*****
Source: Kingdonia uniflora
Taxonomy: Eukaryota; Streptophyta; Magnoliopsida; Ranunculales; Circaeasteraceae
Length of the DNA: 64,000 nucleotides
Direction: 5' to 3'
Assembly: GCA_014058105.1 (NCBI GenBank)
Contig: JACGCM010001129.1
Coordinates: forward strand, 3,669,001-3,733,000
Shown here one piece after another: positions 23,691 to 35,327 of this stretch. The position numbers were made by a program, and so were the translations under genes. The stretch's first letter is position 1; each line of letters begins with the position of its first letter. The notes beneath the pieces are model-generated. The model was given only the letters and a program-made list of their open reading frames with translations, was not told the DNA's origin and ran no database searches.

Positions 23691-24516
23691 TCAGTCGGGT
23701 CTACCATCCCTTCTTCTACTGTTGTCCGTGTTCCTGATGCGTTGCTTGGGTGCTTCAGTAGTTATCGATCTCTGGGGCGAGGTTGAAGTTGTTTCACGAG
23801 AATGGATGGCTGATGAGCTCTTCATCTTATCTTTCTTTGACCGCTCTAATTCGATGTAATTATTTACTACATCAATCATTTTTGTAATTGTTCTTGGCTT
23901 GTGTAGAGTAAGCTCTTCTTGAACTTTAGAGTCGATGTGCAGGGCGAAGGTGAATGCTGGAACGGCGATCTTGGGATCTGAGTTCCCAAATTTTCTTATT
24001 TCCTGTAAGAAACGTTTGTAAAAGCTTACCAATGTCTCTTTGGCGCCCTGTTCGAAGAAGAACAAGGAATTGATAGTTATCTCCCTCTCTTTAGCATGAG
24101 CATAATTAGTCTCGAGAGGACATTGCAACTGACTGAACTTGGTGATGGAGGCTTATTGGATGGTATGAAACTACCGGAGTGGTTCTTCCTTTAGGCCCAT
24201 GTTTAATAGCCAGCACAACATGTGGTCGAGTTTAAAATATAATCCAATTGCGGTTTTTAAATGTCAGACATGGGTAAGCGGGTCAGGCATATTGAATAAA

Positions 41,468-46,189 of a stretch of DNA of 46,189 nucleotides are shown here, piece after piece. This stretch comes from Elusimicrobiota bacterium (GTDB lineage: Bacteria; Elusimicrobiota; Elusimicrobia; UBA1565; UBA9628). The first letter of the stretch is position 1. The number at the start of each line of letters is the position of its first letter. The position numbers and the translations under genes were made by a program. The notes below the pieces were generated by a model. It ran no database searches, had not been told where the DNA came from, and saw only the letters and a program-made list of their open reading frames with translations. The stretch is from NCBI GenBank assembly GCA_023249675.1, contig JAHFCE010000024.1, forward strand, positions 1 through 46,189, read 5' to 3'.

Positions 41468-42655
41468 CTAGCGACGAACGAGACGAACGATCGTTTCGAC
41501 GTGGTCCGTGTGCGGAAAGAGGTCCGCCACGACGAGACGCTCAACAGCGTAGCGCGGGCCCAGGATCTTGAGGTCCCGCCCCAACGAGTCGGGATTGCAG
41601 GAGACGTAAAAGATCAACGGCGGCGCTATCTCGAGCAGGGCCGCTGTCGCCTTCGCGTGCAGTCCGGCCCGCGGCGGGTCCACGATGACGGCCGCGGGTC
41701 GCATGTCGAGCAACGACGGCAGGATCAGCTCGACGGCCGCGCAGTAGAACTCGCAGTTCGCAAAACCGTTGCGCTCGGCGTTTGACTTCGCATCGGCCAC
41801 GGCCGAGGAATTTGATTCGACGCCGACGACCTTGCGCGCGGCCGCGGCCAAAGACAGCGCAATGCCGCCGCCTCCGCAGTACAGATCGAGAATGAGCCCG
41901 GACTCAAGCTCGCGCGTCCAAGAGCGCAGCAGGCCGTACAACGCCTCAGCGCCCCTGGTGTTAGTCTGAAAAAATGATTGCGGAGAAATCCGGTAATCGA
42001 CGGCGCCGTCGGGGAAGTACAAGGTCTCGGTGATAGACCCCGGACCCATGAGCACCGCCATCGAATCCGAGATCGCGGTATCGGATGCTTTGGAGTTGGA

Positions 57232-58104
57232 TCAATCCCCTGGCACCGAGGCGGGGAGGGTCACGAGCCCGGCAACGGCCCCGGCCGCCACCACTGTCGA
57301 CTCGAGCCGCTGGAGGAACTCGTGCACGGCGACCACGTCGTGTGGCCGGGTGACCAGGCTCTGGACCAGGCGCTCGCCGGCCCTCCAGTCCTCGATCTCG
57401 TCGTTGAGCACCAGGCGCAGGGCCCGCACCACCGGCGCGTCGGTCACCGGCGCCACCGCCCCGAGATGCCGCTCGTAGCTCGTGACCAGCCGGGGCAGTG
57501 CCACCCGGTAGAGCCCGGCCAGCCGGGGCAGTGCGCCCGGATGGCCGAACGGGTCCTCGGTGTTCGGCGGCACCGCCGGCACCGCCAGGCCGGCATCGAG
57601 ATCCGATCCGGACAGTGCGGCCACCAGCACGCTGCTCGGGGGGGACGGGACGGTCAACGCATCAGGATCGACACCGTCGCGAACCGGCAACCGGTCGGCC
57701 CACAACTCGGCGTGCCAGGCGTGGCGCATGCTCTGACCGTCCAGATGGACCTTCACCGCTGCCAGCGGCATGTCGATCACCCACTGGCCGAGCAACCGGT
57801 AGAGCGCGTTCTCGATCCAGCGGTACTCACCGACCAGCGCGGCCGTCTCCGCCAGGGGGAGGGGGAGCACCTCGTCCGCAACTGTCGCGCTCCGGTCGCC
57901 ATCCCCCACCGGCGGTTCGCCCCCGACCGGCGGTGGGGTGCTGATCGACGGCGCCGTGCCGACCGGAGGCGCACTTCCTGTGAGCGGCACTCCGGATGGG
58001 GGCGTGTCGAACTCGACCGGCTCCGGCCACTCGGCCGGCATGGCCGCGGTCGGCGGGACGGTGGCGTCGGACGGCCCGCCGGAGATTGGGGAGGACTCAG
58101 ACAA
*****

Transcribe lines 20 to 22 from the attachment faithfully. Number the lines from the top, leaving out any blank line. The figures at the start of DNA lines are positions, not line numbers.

41501 GTGGTCCGTGTGCGGAAAGAGGTCCGCCACGACGAGACGCTCAACAGCGTAGCGCGGGCCCAGGATCTTGAGGTCCCGCCCCAACGAGTCGGGATTGCAG
41601 GAGACGTAAAAGATCAACGGCGGCGCTATCTCGAGCAGGGCCGCTGTCGCCTTCGCGTGCAGTCCGGCCCGCGGCGGGTCCACGATGACGGCCGCGGGTC
41701 GCATGTCGAGCAACGACGGCAGGATCAGCTCGACGGCCGCGCAGTAGAACTCGCAGTTCGCAAAACCGTTGCGCTCGGCGTTTGACTTCGCATCGGCCAC